My young friend tells me they now come
individually wrapped like candy. Some
market focus group showed they sold better.
So, musical fruit. Easy BMs. Furtive fiber.
My brother will not ever immerse his fingers
in the water of the hot tub. For hours on end
like a surgeon he holds up his hands, removed
from harm, to keep them smooth. The stigma lingers,
unlike the indigestible in a dried plum – which they’re
calling them these days, because it’s uncool to care
too much about the inner workings of one’s gut.
Most homely and unfashionable of all dried fruit:
oh, forgive our shame. Thank you for your stealth
and sorbitol, and for your contribution to our health.


Little larva of the botfly, what
sort of pale soft mooch are you
you whose name we filched, too
to truncate the word for metal wrought

by force into a mind of sorts? Or a hive
of oversimple yeas and nays, who sways
and turns brains to and fro, lends weight
to fame, keeps flesh and ire alive

chews over it long past its date?
Even excreted, you leave a trace
a trail of slime, smear of detritus
testifying to the devoured’s fate.

You pass whole, pupate, having first hectored
what you ate: our innate unholy altered vector.


A fine, crisp slice of moon.
Tomatoes blotchy, furred
now on one side. One chirp
at sunup. The bane and boon
of the fading year. Harvest
and glean and what’s left behind:
rustling stalk and feathered pod,
all that’s sweetest, best, and last.
The roundness of the pumpkin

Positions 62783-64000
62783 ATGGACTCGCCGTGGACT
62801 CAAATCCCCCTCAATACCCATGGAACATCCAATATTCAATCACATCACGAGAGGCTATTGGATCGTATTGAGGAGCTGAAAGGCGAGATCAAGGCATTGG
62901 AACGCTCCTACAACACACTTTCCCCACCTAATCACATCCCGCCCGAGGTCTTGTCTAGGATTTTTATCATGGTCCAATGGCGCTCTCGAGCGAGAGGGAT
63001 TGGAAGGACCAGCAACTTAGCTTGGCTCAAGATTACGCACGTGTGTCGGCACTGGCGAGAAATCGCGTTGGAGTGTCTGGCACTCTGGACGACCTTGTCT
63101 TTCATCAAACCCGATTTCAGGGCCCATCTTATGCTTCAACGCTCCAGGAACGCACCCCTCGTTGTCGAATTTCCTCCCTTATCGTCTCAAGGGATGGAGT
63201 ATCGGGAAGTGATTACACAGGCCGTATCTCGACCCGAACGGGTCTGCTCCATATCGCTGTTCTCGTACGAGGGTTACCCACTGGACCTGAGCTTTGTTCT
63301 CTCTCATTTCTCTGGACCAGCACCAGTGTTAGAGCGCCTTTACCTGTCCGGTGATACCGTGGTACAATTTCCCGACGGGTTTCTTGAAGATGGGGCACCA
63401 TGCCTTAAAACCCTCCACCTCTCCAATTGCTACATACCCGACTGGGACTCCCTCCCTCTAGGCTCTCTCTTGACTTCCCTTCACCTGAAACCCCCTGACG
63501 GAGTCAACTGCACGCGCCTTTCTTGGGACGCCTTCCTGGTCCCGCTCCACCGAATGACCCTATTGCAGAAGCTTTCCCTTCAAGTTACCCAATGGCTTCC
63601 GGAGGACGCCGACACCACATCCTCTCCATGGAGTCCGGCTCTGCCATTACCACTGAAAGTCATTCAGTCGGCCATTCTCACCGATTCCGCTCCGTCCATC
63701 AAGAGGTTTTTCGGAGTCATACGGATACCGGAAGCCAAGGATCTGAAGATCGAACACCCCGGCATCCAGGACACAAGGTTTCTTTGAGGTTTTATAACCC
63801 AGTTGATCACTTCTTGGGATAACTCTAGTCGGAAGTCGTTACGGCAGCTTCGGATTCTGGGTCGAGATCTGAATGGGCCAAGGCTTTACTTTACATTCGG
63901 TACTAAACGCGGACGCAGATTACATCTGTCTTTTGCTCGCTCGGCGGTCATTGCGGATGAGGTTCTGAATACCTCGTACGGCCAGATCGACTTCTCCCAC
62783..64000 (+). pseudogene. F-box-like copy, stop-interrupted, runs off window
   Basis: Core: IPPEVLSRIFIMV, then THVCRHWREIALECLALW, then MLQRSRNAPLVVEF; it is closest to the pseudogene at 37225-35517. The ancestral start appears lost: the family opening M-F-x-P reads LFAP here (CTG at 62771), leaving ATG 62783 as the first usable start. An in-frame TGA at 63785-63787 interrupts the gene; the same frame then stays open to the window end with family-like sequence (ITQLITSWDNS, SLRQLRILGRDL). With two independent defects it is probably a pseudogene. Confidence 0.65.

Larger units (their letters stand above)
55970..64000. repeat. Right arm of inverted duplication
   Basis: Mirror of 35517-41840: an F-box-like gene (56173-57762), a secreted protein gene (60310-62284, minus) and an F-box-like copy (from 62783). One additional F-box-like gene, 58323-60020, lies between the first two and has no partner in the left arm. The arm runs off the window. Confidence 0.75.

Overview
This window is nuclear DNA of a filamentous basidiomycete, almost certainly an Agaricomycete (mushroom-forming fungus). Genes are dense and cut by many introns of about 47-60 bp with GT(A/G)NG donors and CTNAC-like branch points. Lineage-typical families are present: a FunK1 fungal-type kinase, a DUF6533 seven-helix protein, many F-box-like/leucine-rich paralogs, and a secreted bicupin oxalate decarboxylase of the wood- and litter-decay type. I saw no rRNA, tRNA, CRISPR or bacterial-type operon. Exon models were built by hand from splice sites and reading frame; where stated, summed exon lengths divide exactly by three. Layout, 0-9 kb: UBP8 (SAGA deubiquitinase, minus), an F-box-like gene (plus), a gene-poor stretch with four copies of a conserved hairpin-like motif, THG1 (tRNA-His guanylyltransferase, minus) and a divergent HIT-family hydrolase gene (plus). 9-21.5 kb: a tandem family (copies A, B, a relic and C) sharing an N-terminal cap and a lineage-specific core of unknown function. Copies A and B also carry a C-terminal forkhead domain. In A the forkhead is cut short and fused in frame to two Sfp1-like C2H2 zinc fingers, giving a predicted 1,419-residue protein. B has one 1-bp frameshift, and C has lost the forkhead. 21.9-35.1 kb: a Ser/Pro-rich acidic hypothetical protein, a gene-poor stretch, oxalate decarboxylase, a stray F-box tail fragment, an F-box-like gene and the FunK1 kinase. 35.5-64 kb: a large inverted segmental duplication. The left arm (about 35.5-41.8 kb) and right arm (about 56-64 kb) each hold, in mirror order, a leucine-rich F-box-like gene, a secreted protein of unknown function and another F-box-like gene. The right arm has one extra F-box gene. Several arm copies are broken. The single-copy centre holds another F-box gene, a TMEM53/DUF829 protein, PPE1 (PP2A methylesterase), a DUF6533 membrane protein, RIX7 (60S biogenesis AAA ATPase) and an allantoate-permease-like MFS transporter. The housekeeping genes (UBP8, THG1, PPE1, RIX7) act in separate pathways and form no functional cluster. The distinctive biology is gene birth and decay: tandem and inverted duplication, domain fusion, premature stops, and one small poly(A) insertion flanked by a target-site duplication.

which houses flesh and seed,
the promise of another round
of vine and fruit with tender skin
that toughens as the summer turns,
but slowly, and even as it burns.

Guest Room

I make up the bed with crimson sheets,
the quilt my great grandmother made.
I leave open the white paper shade
so the sun can warm the wood in slats.
I send a letter saying, “The whole top floor
is entirely yours.” And then I wait for word.
A week. Two. Dust settles on the headboard.
By turns the shadows shift, the light goes meager.
Outside, the last leaves dangle by a thread.
I imagine you nestled beneath the coverlet
or reading in the easy chair, a sleeping cat
across your lap. The yellow lamp stays lit.
All winter I wonder about you, the downy quiet
of the snow outside muffling your slow advent.

The Garden

The garden is without flaw – sylvan, remote, holy.
A place to wait. The wall around it begins slowly
to feel narrower each night than it did before. You start
to wish for some chink to appear, though this would hurt.
You don’t voice that, not aloud. Instead you say, the point
of this life is how to live it. But silently you know: the point
of this life, at its center, is how to leave it. Day after day,
the giraffe couple twine their necks together. The frog pair
leap one over the other over the other over the other,
a Moëbius strip of arcs. The maker comes each evening
to collect his strokes. Why, you wonder, do you begin
to long for something to go awry? The sky above looks clear:
beyond it, you know, there is no limit to what the perfect can bear.

This World

this world will not be healed wholly
it will be healed in pieces, slowly
and with three steps back each time

which will not be enough to save it

don’t try. be in it, say true words and
kind words and bracing and grateful words
and be in it. it is an insoluble problem

it is terminally beautiful
and where you must live


Stranger always there in the back row of the theater, one night mid-bow I see you sitting next to my father, so I invite you out for coffee after. It turns out you’ve known him since forever. And known me, too. And also knew his father. Your face is patient: one I might, on some other night, even call kind, if I didn’t know already exactly what you have in mind. Still, there’s no bargaining I can do. I elect at last to sit mutely with you – our common tongue – steam rising in wraiths from your plain dark cup.